Google Inc. is fast becoming the hottest must-have partner for many supply chain service providers in the electronics manufacturing industry. With the Web search engine provider expanding its roster of electronics hardware, sales and profit opportunities running into billions of dollars have opened up at the company for semiconductor makers and other component suppliers, distributors, contract manufacturers, logistics providers and independent design firms.
Contract manufacturer Flextronics International Ltd. is one of the companies that expects to benefit richly from its engagement with Google as the company accelerates the ongoing transformation into a full-fledged technology company with extensive interests in software and hardware. It’s not alone, however. Google’s purchasing of electronics manufacturing services is surging and as its costs of goods sold increase with each venture into a new or existing hardware market, so will the value that supply chain companies see as they wring out further engagement with the company.
Mike McNamara, CEO of Flextronics, believes strongly in the Google vision. So strongly, in fact, that one year ago he tightened the bonds between the two companies by agreeing to provide manufacturing services to Motorola Mobility, the wireless handset vendor Google acquired in 2011 for a hefty $12.5 billion. The ecosystem Google is building will require a lot of support from the electronics industry and is in line with similar opportunities opening up at Microsoft and Apple, according to McNamara.
“The world changed,” McNamara said in a presentation at the Citi Global Technology Conference in early September. “These companies have a lot of money and software. Now they are integrating hardware and content into a big ecosystem. It creates a different kind of opportunity for us and that’s something we didn’t see just 18 months ago.”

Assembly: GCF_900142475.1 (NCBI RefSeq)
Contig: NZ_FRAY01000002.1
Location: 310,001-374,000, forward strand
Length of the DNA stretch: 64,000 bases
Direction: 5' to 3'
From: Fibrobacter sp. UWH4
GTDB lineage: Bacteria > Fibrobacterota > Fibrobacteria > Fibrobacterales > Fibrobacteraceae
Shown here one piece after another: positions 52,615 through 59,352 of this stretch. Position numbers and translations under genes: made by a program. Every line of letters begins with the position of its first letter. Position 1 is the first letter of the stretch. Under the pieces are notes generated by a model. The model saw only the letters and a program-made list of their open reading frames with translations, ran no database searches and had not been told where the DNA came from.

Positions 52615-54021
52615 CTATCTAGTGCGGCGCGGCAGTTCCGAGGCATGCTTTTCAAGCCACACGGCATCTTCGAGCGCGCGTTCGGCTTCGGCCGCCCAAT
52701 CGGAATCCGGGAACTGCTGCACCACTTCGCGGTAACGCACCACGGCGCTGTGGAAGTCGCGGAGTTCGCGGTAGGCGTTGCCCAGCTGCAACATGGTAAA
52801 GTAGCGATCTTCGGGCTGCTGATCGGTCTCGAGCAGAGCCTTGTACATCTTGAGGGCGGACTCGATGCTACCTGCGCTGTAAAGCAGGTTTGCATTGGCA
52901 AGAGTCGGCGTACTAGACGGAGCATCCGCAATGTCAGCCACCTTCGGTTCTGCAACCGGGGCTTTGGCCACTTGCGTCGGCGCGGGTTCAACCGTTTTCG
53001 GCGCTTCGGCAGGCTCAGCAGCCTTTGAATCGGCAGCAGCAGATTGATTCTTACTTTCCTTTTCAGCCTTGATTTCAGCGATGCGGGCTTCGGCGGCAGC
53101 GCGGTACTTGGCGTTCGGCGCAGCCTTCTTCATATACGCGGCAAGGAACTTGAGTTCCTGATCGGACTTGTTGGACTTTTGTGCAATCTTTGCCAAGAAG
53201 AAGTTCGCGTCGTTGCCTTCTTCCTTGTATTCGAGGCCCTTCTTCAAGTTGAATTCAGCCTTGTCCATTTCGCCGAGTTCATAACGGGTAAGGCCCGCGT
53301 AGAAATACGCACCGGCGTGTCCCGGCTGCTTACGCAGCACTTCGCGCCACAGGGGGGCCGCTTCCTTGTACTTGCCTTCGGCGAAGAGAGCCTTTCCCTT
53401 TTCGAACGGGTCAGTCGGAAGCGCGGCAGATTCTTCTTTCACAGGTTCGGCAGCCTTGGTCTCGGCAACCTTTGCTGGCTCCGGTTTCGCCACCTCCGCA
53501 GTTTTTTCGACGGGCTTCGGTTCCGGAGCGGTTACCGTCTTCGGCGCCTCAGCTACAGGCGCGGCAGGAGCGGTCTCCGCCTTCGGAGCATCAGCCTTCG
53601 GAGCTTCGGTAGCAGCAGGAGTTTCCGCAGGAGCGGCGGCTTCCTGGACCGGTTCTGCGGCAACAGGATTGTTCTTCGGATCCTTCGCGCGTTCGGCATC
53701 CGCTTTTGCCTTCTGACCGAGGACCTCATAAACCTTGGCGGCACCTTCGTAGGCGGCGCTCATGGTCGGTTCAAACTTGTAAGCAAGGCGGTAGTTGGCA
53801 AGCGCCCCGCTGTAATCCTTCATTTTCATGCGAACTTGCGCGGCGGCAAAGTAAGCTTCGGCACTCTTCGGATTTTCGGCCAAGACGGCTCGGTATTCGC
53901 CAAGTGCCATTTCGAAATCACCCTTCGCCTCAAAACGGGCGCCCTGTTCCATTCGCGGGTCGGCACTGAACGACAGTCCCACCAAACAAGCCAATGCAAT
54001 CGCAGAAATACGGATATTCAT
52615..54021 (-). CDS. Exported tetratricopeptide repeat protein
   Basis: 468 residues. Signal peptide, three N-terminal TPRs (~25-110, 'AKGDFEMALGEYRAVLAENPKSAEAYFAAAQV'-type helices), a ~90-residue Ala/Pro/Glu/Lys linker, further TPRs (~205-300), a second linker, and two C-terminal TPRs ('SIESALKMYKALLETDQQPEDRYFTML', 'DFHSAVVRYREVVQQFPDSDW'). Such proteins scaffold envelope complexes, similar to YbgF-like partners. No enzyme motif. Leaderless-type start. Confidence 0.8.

That Google – and rivals Apple and Microsoft – are building a new ecosystem for the electronics and wider technology market is indisputable. Google and Microsoft started out as software firms but they have since morphed into electronic hardware designers and marketers. Between them, the two companies now account for a huge chunk of global semiconductor spending and their combined procurement power in the IC market will within a few years run into tens of billions of dollars. Microsoft, alone, will purchase about $6 billion worth of semiconductors in 2014, making one of the Top 5 global chip buyers, according to IHS Corp. (See: Nokia Acquisition to Boost Microsoft’s Buying Clout).
To take advantage of the evolving hardware-software combo, Flextronics last December purchased Motorola Mobility’s manufacturing operations in China and took over management of the wireless OEM’s Brazil facility. The move increased the electronics manufacturing service (EMS) provider’s exposure to the low-margin wireless handset market, violating its long-term objective to avoid price-sensitive businesses. But as company executives have repeatedly asserted since then, the deal made sense for Flextronics because it puts the contract manufacturer in a prime position to benefit from future outsourcing opportunities at Google.
“The objective was not to be in Motorola’s cellphones,” McNamara said during Flextronics’ latest quarterly conference call on Sept. 4. “The objective was to be in a big ecosystem where the core company had tens and tens of billions of dollars and the desire to create systems that use multiple parts of their technology to win in the marketplace.”
The gamble is paying off already. Flextronics is currently the sole contractor for Google’s Chromecast, a USB device that allows consumers to seamlessly link several devices to play online video and music on televisions. Flextronics is also salivating over the prospects of getting signed to handle other pending Google hardware products and futuristic ones the company is developing in several adjacent markets, including the automobile sector. The group of current Google hardware includes search appliances for corporate data, smartphones, Google TV, tablets, Chromebook laptop PCs, Chromebox desktop PCs, and Google Glass, a head-mounted optical display that the company plans to roll out to the mass market next year. (Click here for a list of Google hardware and software products.)
“We went into Motorola Mobility to gain a foothold into the Google relationship for whatever products they make, whether it’s a car or anything else,” McNamara said. “That’s happening and we are very pleased with our ability to expand there and hopefully we’ll be able to add a lot of value to Google-Motorola that they [would] want to keep us for a long period.”